Aug. 10, 2012: Hong Kong activists leave Hong Kong on ship bound for Senkaku Islands.

Aug. 14, 2012: Taiwan authorities prevent Taiwanese activists from joining Hong Kong activists’ Senkaku protest.

Aug. 15, 2012: Supra-party group of 55 parliamentarians pays homage at Yasukuni Shrine; Land and Transport Minister Hata and Chairman of the National Safety Commission Matsubara visit separately in private capacity; Tokyo Gov. Ishihara also visits Yasukuni.

Aug. 15, 2012: Hong Kong activists land on Uotsuri Island in Senkakus; 14 are subsequently arrested by Okinawa Prefectural Police.

Aug. 16, 2012: MOU allows the Korean branch of the Christian relief group World Vision to go to North Korea to discuss possible aid. A 3-person delegation holds talks in Kaesong next day. The ministry notes that so far this year 13 Southern NGOs have given assistance worth a total of 4.1 billion won ($3.6 million) to the North on 22 occasions.

Aug. 17, 2012: ROK Defense Minister Kim Kwan-jin accuses the North of trying to interfere in the South’s upcoming presidential election. He does not specify how.

Aug. 17, 2012: Moon Jae-in, front-runner to be the liberal opposition Democratic United Party (DUP)’s presidential candidate in December, says that if elected he would seek a third inter-Korean summit and an economic union with North Korea.

Aug. 17, 2012: Hong Kong activists deported.

Aug. 17, 2012: Tokyo Metropolitan Governments files petition with central government asking permission to land on Senkaku Islands for pre-purchase survey; government refuses formal acceptance citing lack of details in the Tokyo proposal.

Aug. 18, 2012: Kim Jong Un visits the artillery unit on Mudo Island which in November 2010 shelled the South’s Yeonpyeong Island, killing four. He orders it “to turn the west sea into a graveyard of the invaders” if a single enemy shell lands in DPRK waters.This is one of several visits to the front by Kim ahead of regular annual US-ROK joint military exercises.

Aug. 19, 2012: Japanese activists land on Uotsuri Island; China protests violation of Chinese sovereignty; Japan rejects protest; anti-Japanese riots break out across China.

Aug. 20-31, 2012: Ulchi Freedom Guardian, a regular annual computer-based joint ROK-US military exercise, is held as usual. Some 56,000 ROK and some 30,000 US forces participate. DPRK media, as always, claim that this is prelude to an invasion.
Aug. 21, 2012: MOU reports that output at Kaesong Industrial Complex (KIC) rose 23 percent year-on-year in the first half of 2012, to $236 million.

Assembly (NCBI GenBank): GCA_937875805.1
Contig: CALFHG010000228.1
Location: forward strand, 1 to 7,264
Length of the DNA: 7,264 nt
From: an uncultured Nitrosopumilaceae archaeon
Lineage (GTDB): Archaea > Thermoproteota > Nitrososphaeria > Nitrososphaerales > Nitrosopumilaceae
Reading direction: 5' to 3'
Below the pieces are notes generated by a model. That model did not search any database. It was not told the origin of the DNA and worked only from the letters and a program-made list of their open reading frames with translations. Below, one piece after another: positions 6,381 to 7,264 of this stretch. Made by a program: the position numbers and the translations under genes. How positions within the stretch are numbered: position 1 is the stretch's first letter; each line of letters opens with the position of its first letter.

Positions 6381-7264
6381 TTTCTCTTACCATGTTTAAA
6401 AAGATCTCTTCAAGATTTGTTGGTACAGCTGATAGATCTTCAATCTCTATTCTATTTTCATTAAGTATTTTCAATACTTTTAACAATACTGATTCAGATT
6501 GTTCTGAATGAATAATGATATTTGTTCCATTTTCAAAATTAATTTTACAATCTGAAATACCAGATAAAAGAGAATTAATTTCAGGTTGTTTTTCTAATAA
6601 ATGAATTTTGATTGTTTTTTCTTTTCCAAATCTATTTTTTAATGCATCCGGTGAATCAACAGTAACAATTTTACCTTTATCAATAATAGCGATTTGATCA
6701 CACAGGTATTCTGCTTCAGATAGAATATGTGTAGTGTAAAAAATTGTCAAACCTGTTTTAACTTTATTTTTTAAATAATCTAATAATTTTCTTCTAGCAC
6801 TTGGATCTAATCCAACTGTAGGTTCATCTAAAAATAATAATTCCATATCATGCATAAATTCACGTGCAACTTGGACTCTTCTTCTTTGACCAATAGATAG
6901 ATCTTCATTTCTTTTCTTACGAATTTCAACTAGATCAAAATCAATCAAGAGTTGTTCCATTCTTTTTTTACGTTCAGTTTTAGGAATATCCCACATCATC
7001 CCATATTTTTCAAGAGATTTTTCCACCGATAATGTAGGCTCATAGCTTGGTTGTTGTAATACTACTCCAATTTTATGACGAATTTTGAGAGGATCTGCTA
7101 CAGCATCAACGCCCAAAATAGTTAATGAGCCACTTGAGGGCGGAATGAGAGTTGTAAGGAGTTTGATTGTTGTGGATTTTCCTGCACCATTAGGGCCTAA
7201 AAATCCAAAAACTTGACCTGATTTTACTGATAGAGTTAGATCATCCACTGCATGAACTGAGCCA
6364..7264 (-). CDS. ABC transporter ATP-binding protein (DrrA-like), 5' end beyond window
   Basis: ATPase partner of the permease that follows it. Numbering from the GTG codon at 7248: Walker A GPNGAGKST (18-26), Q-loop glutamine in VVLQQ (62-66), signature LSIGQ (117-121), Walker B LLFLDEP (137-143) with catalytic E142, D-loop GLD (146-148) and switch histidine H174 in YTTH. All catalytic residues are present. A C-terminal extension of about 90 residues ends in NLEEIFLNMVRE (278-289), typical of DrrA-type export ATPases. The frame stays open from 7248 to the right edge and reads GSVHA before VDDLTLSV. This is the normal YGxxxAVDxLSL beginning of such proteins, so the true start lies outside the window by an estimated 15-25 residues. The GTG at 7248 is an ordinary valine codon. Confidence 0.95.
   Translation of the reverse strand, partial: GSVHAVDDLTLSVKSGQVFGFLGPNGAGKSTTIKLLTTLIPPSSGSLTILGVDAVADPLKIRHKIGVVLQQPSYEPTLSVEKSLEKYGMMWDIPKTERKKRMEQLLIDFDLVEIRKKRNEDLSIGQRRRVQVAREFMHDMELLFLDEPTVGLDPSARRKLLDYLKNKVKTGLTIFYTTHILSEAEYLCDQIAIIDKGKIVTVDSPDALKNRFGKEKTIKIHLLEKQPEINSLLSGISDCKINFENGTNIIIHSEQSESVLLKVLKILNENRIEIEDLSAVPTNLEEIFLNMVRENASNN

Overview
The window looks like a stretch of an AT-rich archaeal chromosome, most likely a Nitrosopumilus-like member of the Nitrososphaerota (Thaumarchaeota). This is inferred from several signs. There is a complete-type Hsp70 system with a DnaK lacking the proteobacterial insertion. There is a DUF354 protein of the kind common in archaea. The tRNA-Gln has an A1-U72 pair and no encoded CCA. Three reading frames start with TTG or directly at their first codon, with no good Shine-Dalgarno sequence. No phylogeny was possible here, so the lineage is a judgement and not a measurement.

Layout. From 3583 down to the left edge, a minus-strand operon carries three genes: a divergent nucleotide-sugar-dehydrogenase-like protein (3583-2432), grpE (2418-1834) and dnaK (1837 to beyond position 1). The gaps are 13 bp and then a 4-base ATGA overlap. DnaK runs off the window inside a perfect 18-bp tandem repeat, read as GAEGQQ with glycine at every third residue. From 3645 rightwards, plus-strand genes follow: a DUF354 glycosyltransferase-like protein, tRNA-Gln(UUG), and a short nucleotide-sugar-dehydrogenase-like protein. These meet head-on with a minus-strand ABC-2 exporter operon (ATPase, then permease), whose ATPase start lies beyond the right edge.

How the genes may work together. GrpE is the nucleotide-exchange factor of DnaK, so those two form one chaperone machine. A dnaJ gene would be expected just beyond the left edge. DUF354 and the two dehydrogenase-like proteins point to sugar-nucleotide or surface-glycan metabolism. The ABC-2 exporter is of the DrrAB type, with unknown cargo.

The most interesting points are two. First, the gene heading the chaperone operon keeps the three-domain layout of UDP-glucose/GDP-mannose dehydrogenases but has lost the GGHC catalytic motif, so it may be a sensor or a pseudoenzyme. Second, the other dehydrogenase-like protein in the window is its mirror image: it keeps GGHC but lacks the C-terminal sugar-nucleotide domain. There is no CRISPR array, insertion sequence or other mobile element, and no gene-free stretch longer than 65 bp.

Aug. 22, 2012: Park Geun-hye, the presidential candidate of South Korea’s ruling Saenuri party, says she will not tolerate security threats but that “various talks” with the North are needed to break the current deadlock.

Aug. 22, 2012: Government formally accepts Tokyo Metropolitan Government detailed petition for Senkaku landing.

Aug. 24, 2012: Lower House of Diet adopts resolution asserting Japanese sovereignty over Senkaku Islands.

Aug. 24, 2012: Prime Minister Noda pledges government efforts to protect Japanese sovereignty over Senkaku Islands.

Aug. 26, 2012: Japan Self-Defense Force conducts live-fire exercise focused on island defense.

Aug. 27, 2012: Japan’s central government rejects a Tokyo Metropolitan Government request for permission to land on one of the Senkaku Islands.

Aug. 27, 2012: The car of Ambassador Niwa is attacked in Beijing and the Japanese flag is torn from it. The Chinese Foreign Ministry expresses deep regret for the incident.

Aug. 27, 2012: Japanese Coast Guard releases video of encounter with Hong Kong activists.

Aug. 27, 2012: MOU sends a letter to Pyongyang urging it to give notice before discharging water from its Hwanggang Dam on the Imjin River, which flows into the South. Since Aug. 17 this has happened several times without warning. In October 2009 the North agreed to give prior notice, after a flash flood caused by such a discharge drowned six Southern campers.

Aug. 28-31, 2012:  Ground Self-Defense Force conducts exercise focused on attack and on evacuation of residents of Japan’s remote islands.

Aug. 28, 2012: Vice Foreign Minister Yamaguchi Tsuyoshi arrives in Beijing with a letter from Prime Minister Noda to President Hu in an effort to reduce tensions.

Aug. 28, 2012: Two Southern aid NGOs say the North unilaterally cancelled (via fax) talks due next day in Kaesong about potential help for flood victims. Two theories were offered: Northern anger at ongoing US-ROK military exercises, or damage there from Typhoon Bolaven,

Aug. 29, 2012: ROK Foreign Minister Kim Sung-hwan tells a forum in Seoul that Kim Jong Un appears firmly in control of North Korea.

Aug. 29, 2012: The South’s Defense Ministry (MND) conveys a new medium-to-long-term defense plan to President Lee. Its provisions include doubling the Cyber Command’s staff to 1,000, upgrading both offensive and defensive capacity as well as a big increase in deployment of surface-to-surface missiles targeting North Korea’s nuclear facilities and missile bases.